FOR many football lovers, the mystery fire that gutted the NFF Glass House in Abuja, almost destroying the Accounts Department, has already been tainted as an act of man, not of God, although proper investigations will tell us which is which.
With news of missing or badly disbursed monies trailing the leadership of the Nigerian Football Federation, NFF, after the recent World Cup tournament, there is no way suspicious Nigerians would not call it sabotage or an attempt at cover-up.
Before they left for Brazil, the Aminu Maigari-led NFF Board was impeached and later sacked on various alleged charges of misdemeanor.
But on the two occasions when Maigari had cried wolf, FIFA had intervened, like a parent who always stands by a bad child no matter what he or she does, to save members of the NFF, reinstated them and threatened the Federal Government for what it termed “regular interference with the running of football in the country”. That looks like what Blatter or the Secretary-General would scream from the touch line when another is picking up the bills.
It is not right for FIFA to say that a country responsible for funding football should not interfere with the rules of the game in that country. Who made that rule anyway: Havalenge or Blatter? If FIFA, an advocate of the so-called Fair Play, is responsible for the full funding of national football houses, one can understand that position, but that is not the case except for some dollar windfall in a World Cup year. So, its overbearing use of the sledge hammer of banning Nigeria whenever the country is poised to discipline its erring football association officials is totally wrong.
While the Football House was about coming to terms with the out-of-favour warring combatants, the NFF Glass House located in Zone 7 of Abuja, on Wednesday, August 20, 2014 went up in flames, with accounts files and other documents burnt.
This sad development has raised issues of sabotage and possible cover-up of financial misdeeds within the controversial establishment, which, for the rising number of critics of the NFF, it has become a Cash Cow for all those who are running the Glass House.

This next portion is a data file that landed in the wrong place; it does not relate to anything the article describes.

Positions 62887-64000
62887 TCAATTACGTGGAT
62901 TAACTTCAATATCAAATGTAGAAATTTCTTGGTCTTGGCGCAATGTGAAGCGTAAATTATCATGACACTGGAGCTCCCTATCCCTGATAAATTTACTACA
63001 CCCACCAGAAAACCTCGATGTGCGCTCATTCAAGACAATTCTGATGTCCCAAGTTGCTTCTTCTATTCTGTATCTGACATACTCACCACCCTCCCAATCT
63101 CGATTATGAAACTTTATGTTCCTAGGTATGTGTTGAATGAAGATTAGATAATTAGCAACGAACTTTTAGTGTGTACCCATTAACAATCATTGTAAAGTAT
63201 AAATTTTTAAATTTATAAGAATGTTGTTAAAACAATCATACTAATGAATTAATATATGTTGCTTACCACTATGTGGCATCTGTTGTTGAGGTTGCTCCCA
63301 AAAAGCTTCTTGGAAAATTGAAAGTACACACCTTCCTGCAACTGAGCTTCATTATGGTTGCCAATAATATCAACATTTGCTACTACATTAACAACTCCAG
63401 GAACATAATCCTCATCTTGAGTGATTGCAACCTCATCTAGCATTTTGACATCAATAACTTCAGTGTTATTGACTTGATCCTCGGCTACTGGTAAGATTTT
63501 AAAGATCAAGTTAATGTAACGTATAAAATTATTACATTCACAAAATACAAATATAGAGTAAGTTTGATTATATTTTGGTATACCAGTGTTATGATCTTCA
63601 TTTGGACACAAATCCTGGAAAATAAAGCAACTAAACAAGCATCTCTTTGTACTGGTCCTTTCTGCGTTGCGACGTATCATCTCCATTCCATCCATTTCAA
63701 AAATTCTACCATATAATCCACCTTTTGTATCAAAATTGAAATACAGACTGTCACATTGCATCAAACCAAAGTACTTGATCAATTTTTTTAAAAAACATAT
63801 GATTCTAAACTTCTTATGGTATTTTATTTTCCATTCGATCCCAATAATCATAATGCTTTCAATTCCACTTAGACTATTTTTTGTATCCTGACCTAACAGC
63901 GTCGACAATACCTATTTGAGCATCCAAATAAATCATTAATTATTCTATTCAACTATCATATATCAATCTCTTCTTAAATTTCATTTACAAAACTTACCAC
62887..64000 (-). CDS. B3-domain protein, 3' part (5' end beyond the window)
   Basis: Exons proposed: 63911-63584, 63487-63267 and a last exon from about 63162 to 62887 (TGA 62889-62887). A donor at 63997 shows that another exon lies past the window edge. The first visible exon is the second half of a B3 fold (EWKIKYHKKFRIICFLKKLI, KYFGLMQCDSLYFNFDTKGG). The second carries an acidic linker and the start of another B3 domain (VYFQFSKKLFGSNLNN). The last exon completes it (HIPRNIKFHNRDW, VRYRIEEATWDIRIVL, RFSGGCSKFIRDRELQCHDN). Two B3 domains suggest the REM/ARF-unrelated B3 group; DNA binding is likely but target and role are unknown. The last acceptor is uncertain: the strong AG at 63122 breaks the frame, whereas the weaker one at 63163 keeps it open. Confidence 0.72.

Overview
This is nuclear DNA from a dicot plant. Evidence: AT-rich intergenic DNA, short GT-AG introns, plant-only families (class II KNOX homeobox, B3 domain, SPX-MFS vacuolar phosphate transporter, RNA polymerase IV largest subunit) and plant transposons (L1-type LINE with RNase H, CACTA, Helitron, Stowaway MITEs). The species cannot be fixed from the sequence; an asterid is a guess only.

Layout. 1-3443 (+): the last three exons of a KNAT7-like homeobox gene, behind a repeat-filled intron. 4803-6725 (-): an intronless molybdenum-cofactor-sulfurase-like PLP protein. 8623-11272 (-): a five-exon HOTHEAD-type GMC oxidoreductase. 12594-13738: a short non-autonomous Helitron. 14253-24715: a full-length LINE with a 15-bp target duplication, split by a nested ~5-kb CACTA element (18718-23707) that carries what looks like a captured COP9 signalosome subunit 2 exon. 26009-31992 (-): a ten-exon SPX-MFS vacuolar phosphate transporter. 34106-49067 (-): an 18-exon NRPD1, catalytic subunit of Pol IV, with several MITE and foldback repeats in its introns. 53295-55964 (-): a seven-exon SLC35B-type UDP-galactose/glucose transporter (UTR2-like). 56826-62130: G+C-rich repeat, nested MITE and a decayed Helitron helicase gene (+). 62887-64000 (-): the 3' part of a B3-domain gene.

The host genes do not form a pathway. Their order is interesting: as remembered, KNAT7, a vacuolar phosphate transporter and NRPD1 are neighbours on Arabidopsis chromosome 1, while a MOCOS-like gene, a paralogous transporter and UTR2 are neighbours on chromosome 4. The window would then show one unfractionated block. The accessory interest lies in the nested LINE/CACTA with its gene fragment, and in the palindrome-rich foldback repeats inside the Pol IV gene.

The football house was only recently accused of owing the coach of the national team, Mr. Stephen Keshi, five months salary, as well as failing to provide him official house and car. Keshi’s back room staff also suffered the same fate. This is apart from players being shortchanged of their allowances by NFF officials after they had taken care of their own.
Mike Umeh, the second vice president, had immediately called for criminal investigation into the fire as the development occurred during working hours when workers were in the office. He expressed disgust that the fire occurred at a time a man who had been impeached was returning to the office.
Apart from the accounts department, the office of the Secretary-General was also gutted by fire and all the files and documentsburnt to ashes. Corruption has always been an issue in the NFF, but somehow, it seemed nothing had been done to stem it.
Could it be that the slogan, “those who live in glasshouses should not throw stones”, makes no sense to the NFF, hence the seeming endless rot in the Football House.
Was every official a partaker of the booties in the Glass House? Or could it be that the talk of corruption within the FIFA which regulates football around the world has infected the NFF? Does this explain why FIFA constantly shields corruption in NFF from being blown into the open?
Since football has become the opium of Nigerians, any attempt to clamp down on the NFF has become a blackmail instrument against the country, while the officials rape the treasury of the NFF with glee and confidence.
I recall the last time Mr. President threatened to shut down football in the country for at least three years, many Nigerians reacted by saying that would undermine the future of talented young footballers who are hoping to eke out a living by playing soccer in foreign countries.
But every passing day, we are slipping into deeper mess. My only comfort now is that our girls, the Falconets, did the country’s image a world of good by putting up a sterling performance at the just concluded FIFA Under 20 Women World Cup.
NFF is overdue for an audit probe and if any investigation finds any official culpable of malfeasance, he should face the appropriate sanctions.
William Bozimo, a veteran journalist, wrote from Asaba, Delta State.